Skin Carotenoid Response to a High-Carotenoid Juice in Children: A Randomized Clinical Trial

Published:August 05, 2015DOI:



      Previous studies have shown an increase in serum carotenoid status among children when fed carotenoids. This study looked at the effect and dose–response of a known amount of carotenoid consumption on change in skin carotenoid status among children.


      Participants were children aged 5 to 17 years from Cache County, UT (n=58). Children were randomly assigned to one of three groups: high (n=18) or low (n=18) dose of a carotenoid-rich juice (2.75 mg carotenoids/30 mL juice), or placebo juice (n=22). Children were asked to drink an assigned dose of the juice (30 to 120 mL/day) based on the weight of the child and group assignment, every day for 8 weeks. Skin carotenoids were measured every 2 weeks by resonance Raman spectroscopy. Participants were asked to maintain their usual diet throughout the study. Usual diet was assessed using three averaged 24-hour recalls; diet constancy was measured using food frequency questionnaires administered at baseline, Week 4, and Week 8. Repeated measures analysis of variance was used to assess the group differences in skin carotenoid status over time.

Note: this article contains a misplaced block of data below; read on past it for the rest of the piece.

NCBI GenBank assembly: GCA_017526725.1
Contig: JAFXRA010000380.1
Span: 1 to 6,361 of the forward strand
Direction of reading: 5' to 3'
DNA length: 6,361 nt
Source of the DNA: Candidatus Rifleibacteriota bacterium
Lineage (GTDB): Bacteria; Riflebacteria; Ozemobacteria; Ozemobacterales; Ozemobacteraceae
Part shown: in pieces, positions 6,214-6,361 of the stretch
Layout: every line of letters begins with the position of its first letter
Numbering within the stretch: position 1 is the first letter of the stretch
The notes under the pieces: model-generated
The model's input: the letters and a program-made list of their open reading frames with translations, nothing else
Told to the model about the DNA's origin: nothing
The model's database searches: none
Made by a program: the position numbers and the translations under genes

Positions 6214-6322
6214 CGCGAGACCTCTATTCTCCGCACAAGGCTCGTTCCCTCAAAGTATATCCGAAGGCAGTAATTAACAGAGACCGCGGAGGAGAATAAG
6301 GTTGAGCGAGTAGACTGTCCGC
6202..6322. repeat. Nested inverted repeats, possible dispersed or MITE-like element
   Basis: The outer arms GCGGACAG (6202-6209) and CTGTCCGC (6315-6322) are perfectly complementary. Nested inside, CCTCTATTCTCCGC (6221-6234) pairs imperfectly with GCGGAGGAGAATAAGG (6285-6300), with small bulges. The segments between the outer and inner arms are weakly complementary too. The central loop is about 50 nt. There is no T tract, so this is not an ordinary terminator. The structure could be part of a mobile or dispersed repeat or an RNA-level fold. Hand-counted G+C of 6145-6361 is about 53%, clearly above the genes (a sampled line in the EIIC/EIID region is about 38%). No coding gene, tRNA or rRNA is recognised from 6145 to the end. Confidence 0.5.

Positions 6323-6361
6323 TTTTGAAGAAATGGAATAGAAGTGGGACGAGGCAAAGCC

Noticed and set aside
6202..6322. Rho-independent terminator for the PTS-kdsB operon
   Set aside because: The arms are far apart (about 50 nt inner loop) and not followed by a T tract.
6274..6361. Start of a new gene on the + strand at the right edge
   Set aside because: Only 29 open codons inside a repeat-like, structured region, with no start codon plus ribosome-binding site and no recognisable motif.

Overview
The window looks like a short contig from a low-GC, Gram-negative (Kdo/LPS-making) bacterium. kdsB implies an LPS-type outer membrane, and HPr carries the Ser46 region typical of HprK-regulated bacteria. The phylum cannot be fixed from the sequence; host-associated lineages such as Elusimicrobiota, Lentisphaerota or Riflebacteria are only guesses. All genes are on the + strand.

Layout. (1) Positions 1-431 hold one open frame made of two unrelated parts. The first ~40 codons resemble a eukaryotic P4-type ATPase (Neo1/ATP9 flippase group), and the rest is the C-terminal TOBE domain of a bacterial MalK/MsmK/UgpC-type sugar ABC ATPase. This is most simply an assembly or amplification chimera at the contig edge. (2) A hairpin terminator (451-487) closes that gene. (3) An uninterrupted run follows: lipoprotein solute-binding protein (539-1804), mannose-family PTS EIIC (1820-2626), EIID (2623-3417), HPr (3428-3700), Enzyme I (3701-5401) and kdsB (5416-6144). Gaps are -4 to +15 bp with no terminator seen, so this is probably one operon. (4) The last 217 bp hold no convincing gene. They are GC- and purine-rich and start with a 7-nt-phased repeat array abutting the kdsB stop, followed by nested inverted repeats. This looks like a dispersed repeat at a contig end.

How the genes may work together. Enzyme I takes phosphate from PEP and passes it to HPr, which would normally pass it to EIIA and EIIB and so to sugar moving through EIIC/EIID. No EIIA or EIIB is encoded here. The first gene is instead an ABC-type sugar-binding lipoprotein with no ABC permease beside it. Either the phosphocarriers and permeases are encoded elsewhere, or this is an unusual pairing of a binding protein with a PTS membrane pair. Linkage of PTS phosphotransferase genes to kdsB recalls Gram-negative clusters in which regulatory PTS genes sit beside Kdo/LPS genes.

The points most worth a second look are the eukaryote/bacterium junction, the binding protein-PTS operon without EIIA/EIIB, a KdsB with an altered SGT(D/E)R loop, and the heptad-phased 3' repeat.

The high-dose and low-dose groups had mean±standard deviation increases in skin carotenoid status of 11,515±1,134 and 10,009±1,439 Raman intensity counts, respectively (both P values <0.001, for change in means compared with baseline) at Week 8, although they showed significant change from baseline by Week 2. The placebo group’s change of 985 Raman intensity counts was not statistically significant. The difference in change between the 2 experimental groups was not significant at Week 2, 4, 6, or 8.


      Consumption of 30 to 120 mL (2.75 to 11 mg carotenoids) of a carotenoid-rich juice significantly increased skin carotenoid status over an 8-week period among children aged 5 to 17 years. The amount of carotenoids found in this amount of juice is equal to the amount found in approximately 23 to 92 g cooked carrots per day.


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      S. S. Aguilar is a senior research dietitian, Center for Human Nutrition Studies, Utah State University, Logan.


      H. J. Wengreen is an associate professor, Nutrition, Dietetics, and Food Sciences, Utah State University, Logan.


      J. Dew is an associate professor, Family, Child, and Human Development, Utah State University, Logan.